NFL Playoffs Expert Betting Advice: Divisional Round Trends
When it comes to NFL Playoffs betting I am a bit more of a macro-handicapper. Rather than delving into individual matchups of games, I like to take a step back and look at the broader and longer-term trends for each individual round of the postseason. We're dealing with the best of the best football teams. The margin for error at this time of year is razor thin. And sometimes gamblers can lose some perspective in the forest of stats, trends, angles, matchups and storylines with which they are bombarded in the week leading up to one of the best football weekends of the year.
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Below are three interesting long-term trends to consider before putting your money down at the window this weekend:
1. Home-Field Advantage: Major Edge Or Misleading Angle?
Home field wasn't much of an advantage in the Wild Card games last week as two of the hosts lost outright and the home teams were a putrid 0-4 against the spread. However, home-field advantage - as well as the extra week of rest for the hosts - really pays dividends in the Divisional Round.
Over the last 22 years the home teams in this round are an outstanding 61-27 straight up, meaning that the hosts advance seven of every 10 times in the Divisional Round. The past six years the home-field advantage has been even stronger, with hosts going 18-6 (75 percent) since January of 2012. Comparatively, home teams won 56.5 percent of the time in the regular season this year.
Despite their success on the field, home teams in the Divisional Round have not been very good at the window. The four hosts split against the spread last season and are a feeble 47-41 against the spread over the past 22 years and just 7-9 ATS over the last six years.
The oddsmakers - and the betting public - are clearly overvaluing home-field advantage at this stage of the postseason. Yes, the teams that earned the top two seeds in each conference have been the best, and therefore most-highly-touted, teams in the NFL throughout the regular season. But the teams that advanced through last week's Wild Card weekend are pretty solid in their own right. And they wouldn't still be alive if they weren't good enough to go toe-to-toe with the best in the league.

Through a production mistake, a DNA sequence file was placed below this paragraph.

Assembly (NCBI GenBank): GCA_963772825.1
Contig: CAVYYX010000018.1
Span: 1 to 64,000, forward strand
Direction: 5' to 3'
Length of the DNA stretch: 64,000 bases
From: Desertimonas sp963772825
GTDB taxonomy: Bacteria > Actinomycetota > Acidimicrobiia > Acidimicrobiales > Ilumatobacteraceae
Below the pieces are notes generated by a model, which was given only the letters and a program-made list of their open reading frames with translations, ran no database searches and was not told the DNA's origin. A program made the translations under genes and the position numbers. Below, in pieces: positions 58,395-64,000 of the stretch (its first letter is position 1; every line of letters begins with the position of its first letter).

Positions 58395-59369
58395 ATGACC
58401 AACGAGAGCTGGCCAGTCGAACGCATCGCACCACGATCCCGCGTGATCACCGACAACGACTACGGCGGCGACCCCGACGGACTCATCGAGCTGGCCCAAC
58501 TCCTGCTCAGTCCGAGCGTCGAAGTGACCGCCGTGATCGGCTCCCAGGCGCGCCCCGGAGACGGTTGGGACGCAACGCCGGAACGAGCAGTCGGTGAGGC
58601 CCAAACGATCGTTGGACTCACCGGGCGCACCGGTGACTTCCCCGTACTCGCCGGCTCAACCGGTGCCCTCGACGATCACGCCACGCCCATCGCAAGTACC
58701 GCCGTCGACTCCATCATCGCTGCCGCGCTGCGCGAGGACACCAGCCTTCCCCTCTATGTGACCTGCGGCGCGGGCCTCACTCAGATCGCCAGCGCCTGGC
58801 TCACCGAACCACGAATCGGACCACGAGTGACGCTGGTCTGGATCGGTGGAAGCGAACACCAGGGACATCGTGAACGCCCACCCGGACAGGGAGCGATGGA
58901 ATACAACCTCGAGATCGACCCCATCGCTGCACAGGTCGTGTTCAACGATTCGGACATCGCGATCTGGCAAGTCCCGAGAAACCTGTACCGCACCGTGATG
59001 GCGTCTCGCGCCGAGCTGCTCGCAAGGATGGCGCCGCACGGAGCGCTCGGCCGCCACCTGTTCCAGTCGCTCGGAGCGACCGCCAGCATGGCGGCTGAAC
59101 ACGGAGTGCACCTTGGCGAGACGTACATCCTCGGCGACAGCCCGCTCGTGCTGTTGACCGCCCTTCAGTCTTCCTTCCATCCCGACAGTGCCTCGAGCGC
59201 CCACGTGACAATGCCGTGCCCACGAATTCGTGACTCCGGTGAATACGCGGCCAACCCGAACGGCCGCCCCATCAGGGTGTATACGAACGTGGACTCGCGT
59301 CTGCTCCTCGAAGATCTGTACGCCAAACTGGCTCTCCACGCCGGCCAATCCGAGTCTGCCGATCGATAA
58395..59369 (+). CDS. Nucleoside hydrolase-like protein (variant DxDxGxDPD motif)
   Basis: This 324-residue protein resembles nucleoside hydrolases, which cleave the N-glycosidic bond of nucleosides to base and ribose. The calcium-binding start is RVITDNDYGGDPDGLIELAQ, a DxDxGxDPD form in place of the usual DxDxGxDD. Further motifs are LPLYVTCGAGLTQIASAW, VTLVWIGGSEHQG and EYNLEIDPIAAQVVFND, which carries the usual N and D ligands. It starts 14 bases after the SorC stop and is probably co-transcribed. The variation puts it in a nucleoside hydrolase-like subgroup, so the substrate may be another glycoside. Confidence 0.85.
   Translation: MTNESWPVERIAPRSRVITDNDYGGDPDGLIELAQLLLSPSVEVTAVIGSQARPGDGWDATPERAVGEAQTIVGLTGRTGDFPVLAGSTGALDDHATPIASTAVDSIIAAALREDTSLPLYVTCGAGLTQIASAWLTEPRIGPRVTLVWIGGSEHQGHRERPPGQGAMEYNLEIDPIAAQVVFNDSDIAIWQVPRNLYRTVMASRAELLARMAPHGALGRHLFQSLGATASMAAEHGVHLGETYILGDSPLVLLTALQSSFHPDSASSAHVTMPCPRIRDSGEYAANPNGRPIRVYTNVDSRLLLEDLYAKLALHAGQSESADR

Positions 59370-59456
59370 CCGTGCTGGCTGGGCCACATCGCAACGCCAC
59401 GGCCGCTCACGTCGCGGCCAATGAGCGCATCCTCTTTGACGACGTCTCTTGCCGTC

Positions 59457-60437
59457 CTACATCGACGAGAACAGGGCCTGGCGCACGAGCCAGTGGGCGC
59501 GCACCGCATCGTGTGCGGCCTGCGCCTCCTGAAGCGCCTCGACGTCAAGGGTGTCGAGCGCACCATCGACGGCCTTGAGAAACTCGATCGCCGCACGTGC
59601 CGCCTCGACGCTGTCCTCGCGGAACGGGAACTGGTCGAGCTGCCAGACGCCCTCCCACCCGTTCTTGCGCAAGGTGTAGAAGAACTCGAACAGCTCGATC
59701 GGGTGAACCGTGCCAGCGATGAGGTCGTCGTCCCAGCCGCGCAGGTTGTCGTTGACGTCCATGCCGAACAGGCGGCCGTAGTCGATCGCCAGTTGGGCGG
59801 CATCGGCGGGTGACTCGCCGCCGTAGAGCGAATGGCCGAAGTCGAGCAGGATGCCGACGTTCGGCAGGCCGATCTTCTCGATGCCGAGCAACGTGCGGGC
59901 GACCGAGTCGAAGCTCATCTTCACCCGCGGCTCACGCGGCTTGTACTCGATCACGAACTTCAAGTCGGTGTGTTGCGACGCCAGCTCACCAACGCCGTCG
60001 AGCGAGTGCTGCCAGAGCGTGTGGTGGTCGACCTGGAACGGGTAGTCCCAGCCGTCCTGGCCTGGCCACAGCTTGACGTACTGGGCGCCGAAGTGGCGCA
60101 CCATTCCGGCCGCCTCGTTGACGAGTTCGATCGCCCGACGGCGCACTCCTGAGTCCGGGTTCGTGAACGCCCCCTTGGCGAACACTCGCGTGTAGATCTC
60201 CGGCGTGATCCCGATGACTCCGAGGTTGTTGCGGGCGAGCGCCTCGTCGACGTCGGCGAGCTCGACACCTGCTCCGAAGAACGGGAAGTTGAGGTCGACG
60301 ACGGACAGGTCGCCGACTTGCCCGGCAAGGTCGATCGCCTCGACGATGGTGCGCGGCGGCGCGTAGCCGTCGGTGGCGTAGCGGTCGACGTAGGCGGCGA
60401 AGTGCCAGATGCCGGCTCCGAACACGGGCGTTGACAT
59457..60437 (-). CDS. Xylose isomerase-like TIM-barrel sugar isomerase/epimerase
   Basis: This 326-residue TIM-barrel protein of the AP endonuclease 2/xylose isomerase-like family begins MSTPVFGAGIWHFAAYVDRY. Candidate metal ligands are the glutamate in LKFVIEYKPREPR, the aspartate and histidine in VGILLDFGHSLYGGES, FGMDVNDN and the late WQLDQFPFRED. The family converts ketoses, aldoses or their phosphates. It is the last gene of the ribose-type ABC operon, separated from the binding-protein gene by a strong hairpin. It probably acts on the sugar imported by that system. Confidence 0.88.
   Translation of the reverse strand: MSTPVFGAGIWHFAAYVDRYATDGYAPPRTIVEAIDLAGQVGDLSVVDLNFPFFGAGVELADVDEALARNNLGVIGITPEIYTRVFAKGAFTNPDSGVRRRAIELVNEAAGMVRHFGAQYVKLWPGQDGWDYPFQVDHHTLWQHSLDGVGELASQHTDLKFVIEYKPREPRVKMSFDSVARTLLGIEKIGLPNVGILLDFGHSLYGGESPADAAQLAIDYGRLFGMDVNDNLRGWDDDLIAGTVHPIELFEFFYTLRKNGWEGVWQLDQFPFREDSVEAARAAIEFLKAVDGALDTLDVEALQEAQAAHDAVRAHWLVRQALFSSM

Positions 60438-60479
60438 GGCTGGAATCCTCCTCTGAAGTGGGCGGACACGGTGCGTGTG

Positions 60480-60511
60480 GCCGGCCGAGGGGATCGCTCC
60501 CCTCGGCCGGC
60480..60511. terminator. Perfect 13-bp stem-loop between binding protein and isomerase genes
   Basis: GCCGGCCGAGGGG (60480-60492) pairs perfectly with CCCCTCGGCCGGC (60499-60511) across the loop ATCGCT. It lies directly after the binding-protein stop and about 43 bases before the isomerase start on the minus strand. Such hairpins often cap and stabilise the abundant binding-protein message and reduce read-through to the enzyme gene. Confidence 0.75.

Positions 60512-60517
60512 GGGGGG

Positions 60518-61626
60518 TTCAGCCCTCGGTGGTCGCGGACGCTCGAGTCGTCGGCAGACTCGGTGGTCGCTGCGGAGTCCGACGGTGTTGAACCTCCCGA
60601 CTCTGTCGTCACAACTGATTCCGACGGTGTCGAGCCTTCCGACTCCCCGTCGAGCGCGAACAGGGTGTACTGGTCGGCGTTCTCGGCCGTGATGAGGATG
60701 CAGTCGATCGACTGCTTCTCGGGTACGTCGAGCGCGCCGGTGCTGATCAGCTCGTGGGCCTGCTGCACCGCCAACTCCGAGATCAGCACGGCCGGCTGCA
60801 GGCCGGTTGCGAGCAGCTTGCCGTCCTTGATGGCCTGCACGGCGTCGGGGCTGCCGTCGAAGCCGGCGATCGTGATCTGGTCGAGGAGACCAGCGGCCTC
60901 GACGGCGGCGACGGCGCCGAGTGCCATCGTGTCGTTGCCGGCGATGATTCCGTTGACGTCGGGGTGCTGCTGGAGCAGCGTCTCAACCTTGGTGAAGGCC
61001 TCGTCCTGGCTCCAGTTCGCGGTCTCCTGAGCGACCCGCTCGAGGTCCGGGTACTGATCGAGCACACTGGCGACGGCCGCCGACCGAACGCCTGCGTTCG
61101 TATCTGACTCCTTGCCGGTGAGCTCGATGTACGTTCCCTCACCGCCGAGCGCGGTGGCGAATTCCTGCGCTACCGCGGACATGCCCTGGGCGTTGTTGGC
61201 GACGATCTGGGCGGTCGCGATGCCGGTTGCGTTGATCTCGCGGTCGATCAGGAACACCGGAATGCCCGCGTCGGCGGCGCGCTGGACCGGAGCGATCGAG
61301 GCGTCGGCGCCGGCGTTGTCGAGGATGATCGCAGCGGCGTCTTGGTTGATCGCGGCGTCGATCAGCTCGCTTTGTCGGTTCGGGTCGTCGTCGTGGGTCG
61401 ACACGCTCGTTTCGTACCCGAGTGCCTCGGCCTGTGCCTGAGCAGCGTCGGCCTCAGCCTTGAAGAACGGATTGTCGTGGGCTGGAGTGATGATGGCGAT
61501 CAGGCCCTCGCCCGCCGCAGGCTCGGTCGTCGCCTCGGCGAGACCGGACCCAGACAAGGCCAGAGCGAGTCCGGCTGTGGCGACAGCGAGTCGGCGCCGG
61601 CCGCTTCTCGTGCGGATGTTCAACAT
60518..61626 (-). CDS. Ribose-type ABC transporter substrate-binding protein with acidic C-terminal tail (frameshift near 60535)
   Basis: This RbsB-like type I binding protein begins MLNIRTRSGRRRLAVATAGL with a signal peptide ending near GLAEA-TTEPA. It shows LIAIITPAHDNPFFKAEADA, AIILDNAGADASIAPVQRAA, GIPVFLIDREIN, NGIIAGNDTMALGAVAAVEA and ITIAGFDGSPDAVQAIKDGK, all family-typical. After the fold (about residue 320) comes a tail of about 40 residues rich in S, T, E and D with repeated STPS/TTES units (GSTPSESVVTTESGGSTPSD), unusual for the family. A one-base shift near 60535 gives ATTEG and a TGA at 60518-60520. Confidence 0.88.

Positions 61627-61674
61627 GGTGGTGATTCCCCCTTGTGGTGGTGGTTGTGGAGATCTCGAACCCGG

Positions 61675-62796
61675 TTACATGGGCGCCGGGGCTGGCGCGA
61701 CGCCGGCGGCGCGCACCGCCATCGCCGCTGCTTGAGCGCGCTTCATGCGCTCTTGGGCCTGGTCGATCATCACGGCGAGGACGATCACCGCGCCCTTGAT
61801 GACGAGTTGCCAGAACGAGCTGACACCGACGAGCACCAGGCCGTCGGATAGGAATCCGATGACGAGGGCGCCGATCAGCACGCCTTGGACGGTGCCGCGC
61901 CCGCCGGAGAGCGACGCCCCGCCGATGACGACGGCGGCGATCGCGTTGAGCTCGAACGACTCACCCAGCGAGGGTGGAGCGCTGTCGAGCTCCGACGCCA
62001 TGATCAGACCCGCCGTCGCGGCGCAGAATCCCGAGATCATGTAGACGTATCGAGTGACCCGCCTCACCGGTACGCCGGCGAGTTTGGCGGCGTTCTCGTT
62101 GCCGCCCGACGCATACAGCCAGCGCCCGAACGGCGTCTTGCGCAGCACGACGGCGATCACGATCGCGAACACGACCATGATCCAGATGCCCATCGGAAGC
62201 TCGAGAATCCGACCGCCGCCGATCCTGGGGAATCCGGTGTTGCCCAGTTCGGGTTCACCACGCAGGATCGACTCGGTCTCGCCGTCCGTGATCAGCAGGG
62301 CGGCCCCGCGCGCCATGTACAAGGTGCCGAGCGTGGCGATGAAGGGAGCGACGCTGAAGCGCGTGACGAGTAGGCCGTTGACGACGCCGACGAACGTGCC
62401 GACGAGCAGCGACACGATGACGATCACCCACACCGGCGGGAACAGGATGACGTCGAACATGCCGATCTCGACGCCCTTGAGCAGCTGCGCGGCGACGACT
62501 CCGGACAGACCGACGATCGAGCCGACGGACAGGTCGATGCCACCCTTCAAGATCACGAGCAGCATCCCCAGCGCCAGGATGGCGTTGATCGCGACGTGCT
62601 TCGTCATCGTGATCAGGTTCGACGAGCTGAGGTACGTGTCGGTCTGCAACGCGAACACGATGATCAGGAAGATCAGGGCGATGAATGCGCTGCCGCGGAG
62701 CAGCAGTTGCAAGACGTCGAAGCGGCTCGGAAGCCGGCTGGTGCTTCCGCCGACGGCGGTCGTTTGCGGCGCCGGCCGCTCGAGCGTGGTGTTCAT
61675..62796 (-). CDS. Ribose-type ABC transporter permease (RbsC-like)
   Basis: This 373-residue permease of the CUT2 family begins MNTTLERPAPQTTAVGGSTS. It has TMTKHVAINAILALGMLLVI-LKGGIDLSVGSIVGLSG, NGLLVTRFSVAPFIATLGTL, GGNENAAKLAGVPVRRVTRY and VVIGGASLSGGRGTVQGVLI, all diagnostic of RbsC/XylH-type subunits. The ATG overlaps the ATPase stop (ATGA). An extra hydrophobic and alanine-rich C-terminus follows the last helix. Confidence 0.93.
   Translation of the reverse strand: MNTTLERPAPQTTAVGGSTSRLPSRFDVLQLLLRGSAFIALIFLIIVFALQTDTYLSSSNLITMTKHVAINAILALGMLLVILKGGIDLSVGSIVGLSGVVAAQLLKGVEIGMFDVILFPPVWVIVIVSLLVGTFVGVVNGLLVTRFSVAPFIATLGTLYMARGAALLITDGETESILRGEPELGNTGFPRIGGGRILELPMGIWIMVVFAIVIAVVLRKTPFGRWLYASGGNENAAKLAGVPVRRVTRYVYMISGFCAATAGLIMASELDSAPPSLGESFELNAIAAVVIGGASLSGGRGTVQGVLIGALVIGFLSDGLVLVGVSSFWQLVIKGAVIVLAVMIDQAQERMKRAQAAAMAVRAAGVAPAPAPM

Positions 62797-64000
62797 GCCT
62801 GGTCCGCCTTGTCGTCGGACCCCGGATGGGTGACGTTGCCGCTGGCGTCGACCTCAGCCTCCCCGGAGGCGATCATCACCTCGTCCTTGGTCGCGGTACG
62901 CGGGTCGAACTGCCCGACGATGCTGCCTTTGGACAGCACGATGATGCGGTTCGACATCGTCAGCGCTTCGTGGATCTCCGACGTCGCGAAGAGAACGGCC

This week the two largest favorites are the top seeds in the AFC, New England and Pittsburgh. Part of their inflated numbers is due to the fact that these are two very public teams, and the books know that the Average Joe bettors are going to be pouring money into teams that they've seen have so much success this time of the year. The other part is the general lack of respect that the oddsmakers, and bettors, have for AFC South retreads Tennessee and Jacksonville.
But despite the seeming mismatches, the trend over the last quarter-century suggest that either Pittsburgh or New England won't beat the spread this weekend.
2. Top Seeds Are Not As Dominant As They May Seem
Teams battle and claw for 17 weeks to lay claim to the No. 1 seed in their given conference, hoping to reap the rewards of home-field advantage throughout the playoffs. But over the last decade the top seeds in each conference have been massive underachievers at the window and only slightly better than 50-50 in terms of advancing to the conference championship game.